A cracked oil pan is a serious problem, but one that doesn't necessarily require a trip to the repair shop. Only aluminum oil pans crack. The method required to fix a cracked oil pan is determined by the size of the crack. Large cracks will need to be welded with an aluminum welder, or the pan replaced completely, which can be complicated. After a large crack is fixed, or if you have only small cracks, you can fix the problem yourself, says Darrel Keyser, a 30-year veteran mechanic from Blunt, South Dakota.
Things You'll Need
- Cold welding compound (JB Weld or something similar)
- Aluminum welder (if necessary)
- Mineral spirits
Wipe off the bottom of the oil pan to determine the size and extent of the cracks. There may be one large, obvious crack and several smaller cracks, or just small cracks.
If there is a large crack through which oil is leaking, take the car to a shop that can weld aluminum. They can weld the large crack and you can take care of the rest. They will need to drain the oil before they weld the oil pan, so if you must drive the car after that, be prepared to put more oil in it, then drain it again before you finish fixing the small cracks.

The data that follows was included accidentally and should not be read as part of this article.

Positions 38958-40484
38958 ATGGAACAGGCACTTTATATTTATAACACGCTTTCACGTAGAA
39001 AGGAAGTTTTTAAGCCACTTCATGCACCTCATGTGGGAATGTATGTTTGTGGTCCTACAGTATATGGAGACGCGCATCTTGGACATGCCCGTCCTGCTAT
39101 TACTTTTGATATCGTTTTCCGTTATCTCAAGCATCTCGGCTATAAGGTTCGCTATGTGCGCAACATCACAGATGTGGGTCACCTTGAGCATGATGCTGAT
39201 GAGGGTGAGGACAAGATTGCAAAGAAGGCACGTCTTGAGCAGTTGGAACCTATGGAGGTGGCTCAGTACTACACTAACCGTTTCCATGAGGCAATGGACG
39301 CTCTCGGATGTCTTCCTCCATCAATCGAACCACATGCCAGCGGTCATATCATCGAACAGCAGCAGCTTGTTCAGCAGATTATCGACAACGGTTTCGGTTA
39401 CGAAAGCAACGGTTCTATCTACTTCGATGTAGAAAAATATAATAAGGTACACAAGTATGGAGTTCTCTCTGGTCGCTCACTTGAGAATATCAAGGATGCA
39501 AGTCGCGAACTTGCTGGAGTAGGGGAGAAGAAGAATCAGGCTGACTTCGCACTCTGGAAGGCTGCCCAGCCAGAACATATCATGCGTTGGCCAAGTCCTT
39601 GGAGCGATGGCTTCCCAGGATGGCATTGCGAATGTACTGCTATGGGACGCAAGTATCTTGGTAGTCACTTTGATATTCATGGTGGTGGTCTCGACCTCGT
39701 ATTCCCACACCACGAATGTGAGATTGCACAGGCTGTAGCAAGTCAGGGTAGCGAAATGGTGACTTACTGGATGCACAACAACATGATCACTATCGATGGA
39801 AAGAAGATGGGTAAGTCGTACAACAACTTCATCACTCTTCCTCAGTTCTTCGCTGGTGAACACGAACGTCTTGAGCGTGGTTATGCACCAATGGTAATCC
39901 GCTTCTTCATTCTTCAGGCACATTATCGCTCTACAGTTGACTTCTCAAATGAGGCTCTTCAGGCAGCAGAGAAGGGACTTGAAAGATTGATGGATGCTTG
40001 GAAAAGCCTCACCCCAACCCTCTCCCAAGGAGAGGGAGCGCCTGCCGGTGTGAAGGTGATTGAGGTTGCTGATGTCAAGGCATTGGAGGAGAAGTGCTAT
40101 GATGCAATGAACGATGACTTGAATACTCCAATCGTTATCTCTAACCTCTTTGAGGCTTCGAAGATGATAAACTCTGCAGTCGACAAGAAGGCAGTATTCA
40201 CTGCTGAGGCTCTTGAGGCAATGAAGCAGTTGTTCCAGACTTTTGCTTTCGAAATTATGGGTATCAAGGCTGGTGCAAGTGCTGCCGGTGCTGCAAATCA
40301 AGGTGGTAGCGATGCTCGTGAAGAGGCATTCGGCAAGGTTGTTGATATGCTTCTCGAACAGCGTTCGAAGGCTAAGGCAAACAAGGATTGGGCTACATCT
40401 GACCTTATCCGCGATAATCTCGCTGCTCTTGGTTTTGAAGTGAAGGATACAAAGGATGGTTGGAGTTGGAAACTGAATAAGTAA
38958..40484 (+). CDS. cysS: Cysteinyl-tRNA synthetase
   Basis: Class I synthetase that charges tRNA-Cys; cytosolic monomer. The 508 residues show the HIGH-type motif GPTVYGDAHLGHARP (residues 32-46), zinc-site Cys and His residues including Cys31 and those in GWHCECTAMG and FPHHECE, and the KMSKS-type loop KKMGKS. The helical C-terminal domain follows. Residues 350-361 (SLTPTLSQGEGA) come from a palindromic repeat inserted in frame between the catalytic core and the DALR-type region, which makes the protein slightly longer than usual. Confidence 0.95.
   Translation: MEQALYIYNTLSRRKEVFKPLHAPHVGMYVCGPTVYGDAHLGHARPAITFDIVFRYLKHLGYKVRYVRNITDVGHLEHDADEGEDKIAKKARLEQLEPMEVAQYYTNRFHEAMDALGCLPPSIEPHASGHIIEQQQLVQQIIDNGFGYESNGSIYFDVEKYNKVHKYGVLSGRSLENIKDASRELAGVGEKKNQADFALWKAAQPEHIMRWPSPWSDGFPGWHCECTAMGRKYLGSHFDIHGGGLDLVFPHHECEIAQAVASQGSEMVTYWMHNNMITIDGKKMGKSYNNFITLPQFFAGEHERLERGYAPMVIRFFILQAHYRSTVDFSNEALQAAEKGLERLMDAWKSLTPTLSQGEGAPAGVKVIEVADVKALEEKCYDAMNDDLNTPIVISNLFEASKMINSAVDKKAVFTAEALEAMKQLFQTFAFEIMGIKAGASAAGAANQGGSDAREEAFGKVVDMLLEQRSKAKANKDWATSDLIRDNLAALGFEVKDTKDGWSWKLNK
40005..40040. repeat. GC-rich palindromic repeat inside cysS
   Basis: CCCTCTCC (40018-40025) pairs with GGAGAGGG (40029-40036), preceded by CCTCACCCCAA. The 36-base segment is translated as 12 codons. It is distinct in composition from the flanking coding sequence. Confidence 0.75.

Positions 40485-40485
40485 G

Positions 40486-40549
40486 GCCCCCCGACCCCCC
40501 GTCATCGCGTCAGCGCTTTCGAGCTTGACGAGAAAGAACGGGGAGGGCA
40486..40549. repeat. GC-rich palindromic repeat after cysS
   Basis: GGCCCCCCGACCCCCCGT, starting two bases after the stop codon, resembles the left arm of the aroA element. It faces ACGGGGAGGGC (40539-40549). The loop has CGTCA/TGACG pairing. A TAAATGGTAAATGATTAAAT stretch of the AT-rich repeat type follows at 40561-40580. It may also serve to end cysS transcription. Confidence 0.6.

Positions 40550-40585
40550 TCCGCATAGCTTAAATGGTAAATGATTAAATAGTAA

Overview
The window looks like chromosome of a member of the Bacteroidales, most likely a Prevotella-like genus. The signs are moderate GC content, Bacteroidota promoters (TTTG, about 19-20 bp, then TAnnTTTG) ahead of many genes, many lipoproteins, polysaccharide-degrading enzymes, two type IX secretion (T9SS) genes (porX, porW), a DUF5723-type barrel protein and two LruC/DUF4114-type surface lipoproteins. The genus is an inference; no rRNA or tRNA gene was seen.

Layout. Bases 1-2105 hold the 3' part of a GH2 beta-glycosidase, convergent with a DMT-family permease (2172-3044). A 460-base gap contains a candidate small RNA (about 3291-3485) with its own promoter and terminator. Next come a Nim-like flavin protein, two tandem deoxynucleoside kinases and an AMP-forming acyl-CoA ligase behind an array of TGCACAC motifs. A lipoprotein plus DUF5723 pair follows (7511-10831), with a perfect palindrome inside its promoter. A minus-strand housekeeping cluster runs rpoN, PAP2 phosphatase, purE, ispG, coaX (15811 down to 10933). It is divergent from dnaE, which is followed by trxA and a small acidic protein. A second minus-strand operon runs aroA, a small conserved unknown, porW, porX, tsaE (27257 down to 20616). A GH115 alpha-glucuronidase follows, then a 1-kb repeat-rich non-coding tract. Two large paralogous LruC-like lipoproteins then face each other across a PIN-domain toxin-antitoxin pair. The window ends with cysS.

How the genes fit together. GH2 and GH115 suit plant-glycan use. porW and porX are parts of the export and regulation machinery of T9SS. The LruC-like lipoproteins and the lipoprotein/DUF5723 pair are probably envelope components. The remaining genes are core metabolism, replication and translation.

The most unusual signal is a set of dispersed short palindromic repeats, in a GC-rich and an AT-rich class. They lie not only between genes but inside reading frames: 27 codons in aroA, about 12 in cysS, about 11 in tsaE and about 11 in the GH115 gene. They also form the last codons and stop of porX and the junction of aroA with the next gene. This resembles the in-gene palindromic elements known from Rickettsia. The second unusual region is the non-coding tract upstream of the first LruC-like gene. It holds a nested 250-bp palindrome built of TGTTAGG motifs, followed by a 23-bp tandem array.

Thoroughly clean the area that needs to be fixed. Wipe all the oil off with a rag.
Use a wire wheel or sandpaper to get any dirt or debris off.
Wipe the area clean with mineral spirits and a rag.
Let it dry completely. If any oil is still leaking out, clean it again and let it sit until all the oil stops dripping.
Combine the cold welding compound according to the package directions. Spread it liberally on the cracks.
Allow the welding compound to dry and cure completely, as directed on the package, before refilling the engine with new oil.
Tips & Warnings
- Properly preparing the surface to which you are applying the cold welding compound is crucial to the success of this process. It must be completely clean and dry for the compound to work.
- Darrel Keyser, Mechanic; Blunt Repair; Blunt, S.D.
- Photo Credit Jupiterimages/Photos.com/Getty Images
Can You Fix an Oil Pan Without Removing It?
If you notice oil collecting under your car or oil stains in your driveway, your oil pan may have a leak. This...
How to Remove a Broken Oil Pan Bolt
From time to time, a bolt will be cross-threaded or over-tightened and will break off in the block while replacing an oil...
How to Repair a Sump Pump Basin
Sump pumps are a necessity in homes with basements in flood-prone areas. Sump pumps are used to pump excess water out of...
What Are the Signs of a Cracked Oil Pan?
An oil pan is a removable metal cover bolted under an engine's crankcase. When the engine is started, the oil pump sends...